If anything, in this day and age, and especially in a city like Chicago, the idea that beer is more accessible to the average Joe leaves gaping holes in this argument. You see it today, couples out to dinner or at your friendly neighborhood wine bar, she has a glass of wine, he orders a beer. How many of us have a friend who’s willing to wait in line to get a bottle or two of high alcohol, extremely hoppy, limited production, significantly priced beer? I doubt I’m the only one, and if anything, I love the fact that people geek out on beer like that.
I disagree strongly with the suggestion that industrial techniques are unique to less expensive wines. All the tricks available to the technician producing wine in a silo are familiar to the consulting winemaker responsible for a bottle of $500 Napa Cab, and utilized with the same fervor. Water, acid adjustments, reverse osmosis, the list goes on and on. To me, this is the real issue here – no one is really surprised that the cheap bottle of fruit juice blend they bought at the party store has a list of unknown ingredients, but when you spend $10 on a cold-pressed juice you expect something with more integrity.
The logic of concocting populist wines is circular. How can we really talk about “what tastes good” to the public within a narrative about market research and “calibrating palates”? Yes, wine is a drink of pleasure, but pleasure is extremely relative. The searing acidity of a mineral Muscadet is truly hedonistic to some, while there are plenty of drinkers who scratch their heads over a glass of syrupy wine that cost a pretty penny and was highly lauded by the press. There was a time not that long ago that “sweet wines, low in astringency” were exactly what the critics awarded big points to. A quick look at the trophied wine lists of some downtown steakhouses suggests that the times haven’t changed all that much.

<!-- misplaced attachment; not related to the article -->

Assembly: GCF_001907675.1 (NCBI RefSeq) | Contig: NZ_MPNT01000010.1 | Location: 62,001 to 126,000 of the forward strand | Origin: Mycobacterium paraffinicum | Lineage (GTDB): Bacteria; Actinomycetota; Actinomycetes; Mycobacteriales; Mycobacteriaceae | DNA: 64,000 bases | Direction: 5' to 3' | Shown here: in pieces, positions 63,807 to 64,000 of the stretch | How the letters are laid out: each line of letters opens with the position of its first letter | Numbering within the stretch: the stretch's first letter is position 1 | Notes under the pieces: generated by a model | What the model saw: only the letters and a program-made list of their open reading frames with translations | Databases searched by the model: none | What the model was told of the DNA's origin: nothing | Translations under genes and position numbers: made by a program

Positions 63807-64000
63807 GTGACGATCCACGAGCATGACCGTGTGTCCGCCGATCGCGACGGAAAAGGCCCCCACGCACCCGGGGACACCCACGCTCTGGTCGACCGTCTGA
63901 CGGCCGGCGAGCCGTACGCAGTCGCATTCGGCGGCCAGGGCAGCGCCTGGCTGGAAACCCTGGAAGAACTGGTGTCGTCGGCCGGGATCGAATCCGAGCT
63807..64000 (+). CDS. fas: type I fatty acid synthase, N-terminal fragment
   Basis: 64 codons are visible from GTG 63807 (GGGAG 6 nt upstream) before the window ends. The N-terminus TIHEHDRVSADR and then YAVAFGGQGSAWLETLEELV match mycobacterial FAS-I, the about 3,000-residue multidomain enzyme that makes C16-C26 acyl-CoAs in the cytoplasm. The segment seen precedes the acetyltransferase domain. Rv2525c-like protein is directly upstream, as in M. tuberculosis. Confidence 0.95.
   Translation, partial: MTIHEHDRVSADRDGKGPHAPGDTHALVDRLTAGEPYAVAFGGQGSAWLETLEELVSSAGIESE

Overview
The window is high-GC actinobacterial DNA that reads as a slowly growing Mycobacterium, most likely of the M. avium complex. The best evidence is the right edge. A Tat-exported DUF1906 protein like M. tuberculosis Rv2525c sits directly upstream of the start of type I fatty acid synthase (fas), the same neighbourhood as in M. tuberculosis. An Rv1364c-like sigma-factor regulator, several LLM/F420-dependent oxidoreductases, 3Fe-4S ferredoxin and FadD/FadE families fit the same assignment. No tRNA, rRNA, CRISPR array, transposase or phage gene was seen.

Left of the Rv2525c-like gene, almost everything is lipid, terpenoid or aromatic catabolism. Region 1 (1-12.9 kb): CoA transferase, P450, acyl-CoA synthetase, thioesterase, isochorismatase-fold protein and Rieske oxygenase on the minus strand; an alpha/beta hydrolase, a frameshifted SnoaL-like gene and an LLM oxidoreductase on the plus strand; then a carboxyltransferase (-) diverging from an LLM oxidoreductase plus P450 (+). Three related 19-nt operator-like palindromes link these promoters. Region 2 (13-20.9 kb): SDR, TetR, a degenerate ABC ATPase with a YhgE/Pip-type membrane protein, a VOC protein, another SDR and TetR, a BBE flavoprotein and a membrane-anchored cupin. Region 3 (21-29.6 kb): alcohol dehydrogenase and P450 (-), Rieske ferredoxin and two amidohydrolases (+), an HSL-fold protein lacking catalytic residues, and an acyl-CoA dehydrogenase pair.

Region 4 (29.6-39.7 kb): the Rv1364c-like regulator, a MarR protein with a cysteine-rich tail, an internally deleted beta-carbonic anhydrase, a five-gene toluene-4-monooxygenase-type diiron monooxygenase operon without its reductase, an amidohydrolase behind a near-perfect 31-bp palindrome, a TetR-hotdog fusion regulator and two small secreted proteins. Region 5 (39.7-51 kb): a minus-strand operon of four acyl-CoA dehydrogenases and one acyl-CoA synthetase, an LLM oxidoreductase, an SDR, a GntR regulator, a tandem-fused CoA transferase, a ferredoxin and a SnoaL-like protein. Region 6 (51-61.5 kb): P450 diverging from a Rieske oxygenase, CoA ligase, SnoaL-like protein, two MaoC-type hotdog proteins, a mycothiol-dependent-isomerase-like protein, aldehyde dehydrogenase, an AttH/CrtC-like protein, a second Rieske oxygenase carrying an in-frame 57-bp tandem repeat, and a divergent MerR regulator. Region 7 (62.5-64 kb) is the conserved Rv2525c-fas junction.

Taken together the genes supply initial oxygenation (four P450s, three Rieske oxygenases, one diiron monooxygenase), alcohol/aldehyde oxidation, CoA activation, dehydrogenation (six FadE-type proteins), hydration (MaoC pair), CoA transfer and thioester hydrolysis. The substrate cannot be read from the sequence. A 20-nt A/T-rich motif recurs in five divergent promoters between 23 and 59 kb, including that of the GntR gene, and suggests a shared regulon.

If anything, the goal of many of the growers that we work with is make wines that are “low brow.” We have an inside joke here that you can tell a French natural wine by the label. It will have: at least three fonts, a Charlie Hebdo-esque cartoon on it, and will have a name that is a pun (usually a sexual innuendo). One of our favorite producers in the Loire, Thierry Puzelat, when asked in an interview what he likes to drink, replied “My favorite wines are the ones where the bottle is empty in less than 5 minutes.”
Yes, parallel trends exist in music, and the arts – but at Red & White we’re talking about wines that are the equivalents to House, Footwork, street art, super-8 filmaking, etc… What is being engineered for the “consumer” is Andrea Bocelli – a watered down idea of the “sophistication” of classical music, without any of the pesky work of having to think.
So, this week’s Thursday tasting is a bit of a metaphor. Two wines from the eastern Loire valley, from a grape called Côt, made to be drinkable, without the manipulation. These wines defy any sense of how wine (or a grape variety) is “supposed” to taste.
Jeremy Quastana Cot-lectif 2015 - $22
We’re not going to mention the better-known identity of Côt. Let’s just say it’s a grape variety that has been very popular over the last decade or so. Young Jeremy, who honed his craft in the cellars of Marcel Lapierre, Luis-Antoine Luyt, and Olivier Lemasson, shoots for optimal drinkability with this wine. Carbonic maceration, a la Lapiere, makes this wine lively and energetic.
Puzelat/Bonhomme In KO We Trust 2011 - $22
The previously mentioned Thierry Puzelat, alongside his protégé Pierre-Olivier Bonhomme (who has since taken full reins over this project), routinely make one of our house favorite renditions of Côt. The few years of added bottle age have brought this wine to a very good place – always tasty, now with a little something extra.
Come taste with us, and let us know what you think.
As always, if you can't make it to the tasting but would like to order one of the featured wines, please let us know by replying to this email or calling the store directly at 773-486-4769.